What are Community Councils?
Community Councils are voluntary organisations set up by statute and run by local residents to act on behalf of their area. They are the most local tier of statutory representation in Scotland. According to the Scottish Government they are intended to bridge the gap between local authorities and communities, and help to make public bodies aware of the opinions and needs of the communities they represent and therefore play an important role in local democracy.
Their specific role can vary according to their local area’s needs. Their size, in terms of area and population, differs across the country. Many Community Councils also involve themselves in a wide range of other activities including fundraising, organising community events, undertaking environmental and educational projects and much more. Unlike in England and Wales, Scottish CCs do not have the right to raise funds by setting a precept on local taxes, and are instead dependent upon local authority funding, which is usually received for running costs only (around £400/annum)
There are currently around 1200 Community Councils in Scotland, all of which are composed of elected volunteers from the community. Due to the diverse nature of Local Authority areas where there may be areas of sparse population relative to geographical disposition, such as island communities, each local authority may set its own formula for the definition of a maximum/minimum number of community council members in any community area. For example, East Renfrewshire council has 10 Community Councils. Their formula for each Community Council is 10 members plus one extra member for every 1000 residents subject to a combined maximum of 20.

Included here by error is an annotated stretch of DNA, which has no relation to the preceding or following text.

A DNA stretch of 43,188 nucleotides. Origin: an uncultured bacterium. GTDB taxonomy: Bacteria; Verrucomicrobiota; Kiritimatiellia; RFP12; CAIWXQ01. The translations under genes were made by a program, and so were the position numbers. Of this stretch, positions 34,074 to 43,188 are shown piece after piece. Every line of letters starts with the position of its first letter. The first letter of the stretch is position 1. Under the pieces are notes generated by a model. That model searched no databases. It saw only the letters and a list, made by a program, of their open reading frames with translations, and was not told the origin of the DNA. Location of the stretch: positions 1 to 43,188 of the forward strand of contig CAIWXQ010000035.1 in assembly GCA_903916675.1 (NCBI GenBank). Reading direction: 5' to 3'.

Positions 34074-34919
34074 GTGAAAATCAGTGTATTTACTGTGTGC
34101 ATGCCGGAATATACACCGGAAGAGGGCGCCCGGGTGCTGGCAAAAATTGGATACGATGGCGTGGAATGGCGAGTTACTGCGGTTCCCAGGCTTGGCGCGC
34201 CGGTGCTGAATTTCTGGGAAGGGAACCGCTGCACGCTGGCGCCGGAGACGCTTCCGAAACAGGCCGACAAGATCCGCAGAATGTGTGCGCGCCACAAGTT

The minimum age to stand for election as a community councillor is 16 years. Qualification for membership is by residency within the specific Community Council area. Community councillors and candidates standing for election must be named on the electoral register for the Community Council area in which they reside.
Community Council legislation
Community Councils were created by the Local Government (Scotland) Act 1973. The Act required local authorities to introduce Community Council schemes for their area outlining various arrangements including elections, meetings, boundaries, and finance. Local authorities have statutory oversight of Community Councils and, in consultation with their Community Councils, the freedom to tailor schemes to the particular circumstances of their area.
Local authorities and other bodies consult with Community Councils on issues affecting the community. These issues depend to a large extent on what is important to each community, however, local authorities are required to consult Community Councils on planning applications and many choose to involve them in the Community Planning process.
Our view: Community Councils are intended to bridge the gap between local authorities and communities however it is widely agreed that the effectiveness of Community Councils is variable. In some areas of Scotland Community Councils do not exist and in others elections are uncontested. There is a serious concern that Community Councils do not represent community’s views and needs. The Scottish Rural Parliament is calling for a review and reform of Community Councils in the wider context of local democratic reform.